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Vancomycin in Oregon: Who's Using It and Why

  • Paul R. Cieslak (a1), Larry J. Strausbaugh (a2), David W. Fleming (a3) and Julia M. Ling (a4)
Abstract
Objective:

To determine the proportion of vancomycin orders that are appropriate according to national guidelines and to identify targets for educational messages.

Design:

Population-based study of vancomycin use in Oregon during a 3-week period. Survey of pharmacists, prospective flagging of vancomycin orders, and data abstraction from patient charts using standardized forms.

Setting:

Nonpsychiatric hospitals in Oregon.

Results:

Four (6%) of the 66 Oregon hospitals had pharmacy restrictions on initial vancomycin orders. Sixty-four (97%) of the hospitals participated in the study of indications for use; 293 vancomycin orders were reported; 3.8 courses were initiated per 1,000 patient-days. Indications for use were determined for 266 (91%); of these, 159 (60%) were deemed appropriate. Of uses for prophylaxis, empirical treatment of suspected gram-positive infection, and treatment of documented gram-positive infection, 57%, 56%, and 65%, respectively, were appropriate. Of hospitals with <250, 251-475, and >475 licensed beds, 65%, 58%, and 57% of vancomycin orders were appropriate. No single medical specialty accounted for >16% of inappropriate vancomycin use.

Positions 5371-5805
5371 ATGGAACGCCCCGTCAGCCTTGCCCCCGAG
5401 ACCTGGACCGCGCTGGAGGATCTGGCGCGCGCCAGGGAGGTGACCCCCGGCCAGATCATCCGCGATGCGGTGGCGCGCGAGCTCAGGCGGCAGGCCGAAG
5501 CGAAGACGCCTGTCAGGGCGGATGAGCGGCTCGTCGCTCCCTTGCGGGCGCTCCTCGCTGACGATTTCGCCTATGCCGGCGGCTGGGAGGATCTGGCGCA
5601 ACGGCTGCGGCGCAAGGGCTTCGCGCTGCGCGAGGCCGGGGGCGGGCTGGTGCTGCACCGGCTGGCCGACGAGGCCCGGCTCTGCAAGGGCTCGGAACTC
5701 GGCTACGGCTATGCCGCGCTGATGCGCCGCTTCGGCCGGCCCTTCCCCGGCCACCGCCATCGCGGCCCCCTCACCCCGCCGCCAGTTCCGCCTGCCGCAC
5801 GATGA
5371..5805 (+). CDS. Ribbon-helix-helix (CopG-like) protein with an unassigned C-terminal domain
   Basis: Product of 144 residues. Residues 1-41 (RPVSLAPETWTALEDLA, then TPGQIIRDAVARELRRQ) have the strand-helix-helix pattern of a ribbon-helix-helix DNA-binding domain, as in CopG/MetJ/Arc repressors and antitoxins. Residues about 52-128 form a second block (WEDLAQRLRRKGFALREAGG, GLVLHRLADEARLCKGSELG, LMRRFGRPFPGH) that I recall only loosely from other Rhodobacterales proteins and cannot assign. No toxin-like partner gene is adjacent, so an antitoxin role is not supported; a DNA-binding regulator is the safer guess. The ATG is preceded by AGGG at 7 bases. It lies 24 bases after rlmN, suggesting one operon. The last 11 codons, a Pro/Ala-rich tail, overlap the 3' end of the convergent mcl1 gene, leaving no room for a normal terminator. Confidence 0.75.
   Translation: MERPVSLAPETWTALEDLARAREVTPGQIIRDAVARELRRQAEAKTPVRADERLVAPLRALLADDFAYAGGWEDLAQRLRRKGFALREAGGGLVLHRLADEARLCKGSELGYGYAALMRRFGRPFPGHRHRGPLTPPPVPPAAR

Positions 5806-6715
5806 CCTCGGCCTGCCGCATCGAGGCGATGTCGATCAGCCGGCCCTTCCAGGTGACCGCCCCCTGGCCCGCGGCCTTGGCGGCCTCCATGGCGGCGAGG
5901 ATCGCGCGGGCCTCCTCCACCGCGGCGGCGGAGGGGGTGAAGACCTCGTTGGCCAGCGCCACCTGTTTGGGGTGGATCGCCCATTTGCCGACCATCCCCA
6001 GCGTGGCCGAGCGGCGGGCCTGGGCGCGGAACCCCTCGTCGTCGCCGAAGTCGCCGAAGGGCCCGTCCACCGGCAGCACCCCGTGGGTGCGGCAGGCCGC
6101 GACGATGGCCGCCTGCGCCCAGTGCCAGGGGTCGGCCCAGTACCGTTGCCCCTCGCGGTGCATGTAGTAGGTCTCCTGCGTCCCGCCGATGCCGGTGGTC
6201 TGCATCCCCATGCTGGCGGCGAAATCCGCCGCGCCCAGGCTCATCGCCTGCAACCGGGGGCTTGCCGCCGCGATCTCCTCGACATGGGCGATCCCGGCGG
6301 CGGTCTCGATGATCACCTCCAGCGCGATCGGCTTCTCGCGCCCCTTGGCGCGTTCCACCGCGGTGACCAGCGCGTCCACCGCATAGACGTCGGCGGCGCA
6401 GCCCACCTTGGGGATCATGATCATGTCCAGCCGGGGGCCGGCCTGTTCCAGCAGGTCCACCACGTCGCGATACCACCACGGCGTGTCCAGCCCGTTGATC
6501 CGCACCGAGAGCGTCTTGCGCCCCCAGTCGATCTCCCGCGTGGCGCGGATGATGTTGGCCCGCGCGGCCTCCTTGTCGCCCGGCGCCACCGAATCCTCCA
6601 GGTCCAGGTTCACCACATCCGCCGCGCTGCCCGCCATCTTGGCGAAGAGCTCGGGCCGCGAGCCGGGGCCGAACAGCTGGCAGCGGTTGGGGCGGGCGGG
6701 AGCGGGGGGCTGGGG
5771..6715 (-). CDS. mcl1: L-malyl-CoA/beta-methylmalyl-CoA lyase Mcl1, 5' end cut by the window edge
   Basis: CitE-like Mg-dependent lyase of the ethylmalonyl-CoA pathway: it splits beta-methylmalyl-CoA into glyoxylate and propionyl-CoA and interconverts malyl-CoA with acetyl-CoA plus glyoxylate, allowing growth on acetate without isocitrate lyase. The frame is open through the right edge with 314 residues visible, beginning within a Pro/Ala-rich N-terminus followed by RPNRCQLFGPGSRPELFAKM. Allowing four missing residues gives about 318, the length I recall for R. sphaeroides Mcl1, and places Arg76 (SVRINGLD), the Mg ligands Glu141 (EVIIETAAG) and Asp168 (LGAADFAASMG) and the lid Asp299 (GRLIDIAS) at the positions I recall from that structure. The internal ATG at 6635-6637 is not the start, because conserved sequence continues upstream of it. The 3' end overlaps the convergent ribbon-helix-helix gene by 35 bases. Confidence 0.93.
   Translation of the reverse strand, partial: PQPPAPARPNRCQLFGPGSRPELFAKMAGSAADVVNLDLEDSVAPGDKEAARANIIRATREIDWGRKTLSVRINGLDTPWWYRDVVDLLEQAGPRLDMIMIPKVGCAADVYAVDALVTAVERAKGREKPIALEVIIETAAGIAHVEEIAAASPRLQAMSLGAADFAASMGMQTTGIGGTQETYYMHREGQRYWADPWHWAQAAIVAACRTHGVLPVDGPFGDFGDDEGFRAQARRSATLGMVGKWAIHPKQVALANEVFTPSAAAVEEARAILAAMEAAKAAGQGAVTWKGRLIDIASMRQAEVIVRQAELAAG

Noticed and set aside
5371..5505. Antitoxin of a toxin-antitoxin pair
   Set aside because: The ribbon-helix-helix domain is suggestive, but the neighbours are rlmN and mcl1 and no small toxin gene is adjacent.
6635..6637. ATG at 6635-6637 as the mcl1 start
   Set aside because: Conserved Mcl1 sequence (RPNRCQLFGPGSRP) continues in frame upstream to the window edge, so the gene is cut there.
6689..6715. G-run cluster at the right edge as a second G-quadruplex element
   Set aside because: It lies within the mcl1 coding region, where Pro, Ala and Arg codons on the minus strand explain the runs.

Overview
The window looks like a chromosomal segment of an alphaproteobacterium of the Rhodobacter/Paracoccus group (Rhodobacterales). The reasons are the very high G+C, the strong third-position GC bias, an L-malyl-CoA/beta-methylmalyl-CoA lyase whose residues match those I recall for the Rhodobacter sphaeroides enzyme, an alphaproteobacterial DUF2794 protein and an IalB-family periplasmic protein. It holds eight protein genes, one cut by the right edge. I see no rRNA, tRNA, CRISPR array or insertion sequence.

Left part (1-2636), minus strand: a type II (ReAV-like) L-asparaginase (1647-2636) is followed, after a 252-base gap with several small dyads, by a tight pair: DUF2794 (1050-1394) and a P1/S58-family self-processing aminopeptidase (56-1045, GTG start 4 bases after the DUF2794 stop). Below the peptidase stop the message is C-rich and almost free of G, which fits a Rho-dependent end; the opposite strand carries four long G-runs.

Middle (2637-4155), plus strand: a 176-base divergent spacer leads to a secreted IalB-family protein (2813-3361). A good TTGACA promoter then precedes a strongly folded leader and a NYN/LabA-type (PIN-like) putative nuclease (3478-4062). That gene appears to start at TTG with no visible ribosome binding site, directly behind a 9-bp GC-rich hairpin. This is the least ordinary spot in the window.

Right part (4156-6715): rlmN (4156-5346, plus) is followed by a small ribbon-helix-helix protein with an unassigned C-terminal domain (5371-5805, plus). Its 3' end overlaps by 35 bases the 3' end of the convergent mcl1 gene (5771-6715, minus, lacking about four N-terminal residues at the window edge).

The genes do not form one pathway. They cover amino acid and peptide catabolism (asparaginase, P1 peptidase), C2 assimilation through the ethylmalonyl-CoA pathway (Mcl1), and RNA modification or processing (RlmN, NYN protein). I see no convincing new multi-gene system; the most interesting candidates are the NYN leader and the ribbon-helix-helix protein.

Conclusions:

Vancomycin was used inappropriately by physicians of many different specialties, in hospitals of all sizes, and in sundry clinical situations. The problem of inappropriate vancomycin use does not lend itself to solution by educational strategies targeted at specific subgroups; restrictions by hospital pharmacies may be required.

Copyright
Corresponding author
Oregon Health Division, 800 NE Oregon St, Suite 772, Portland, OR 97232
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Infection Control & Hospital Epidemiology
  • ISSN: 0899-823X
  • EISSN: 1559-6834
  • URL: /core/journals/infection-control-and-hospital-epidemiology
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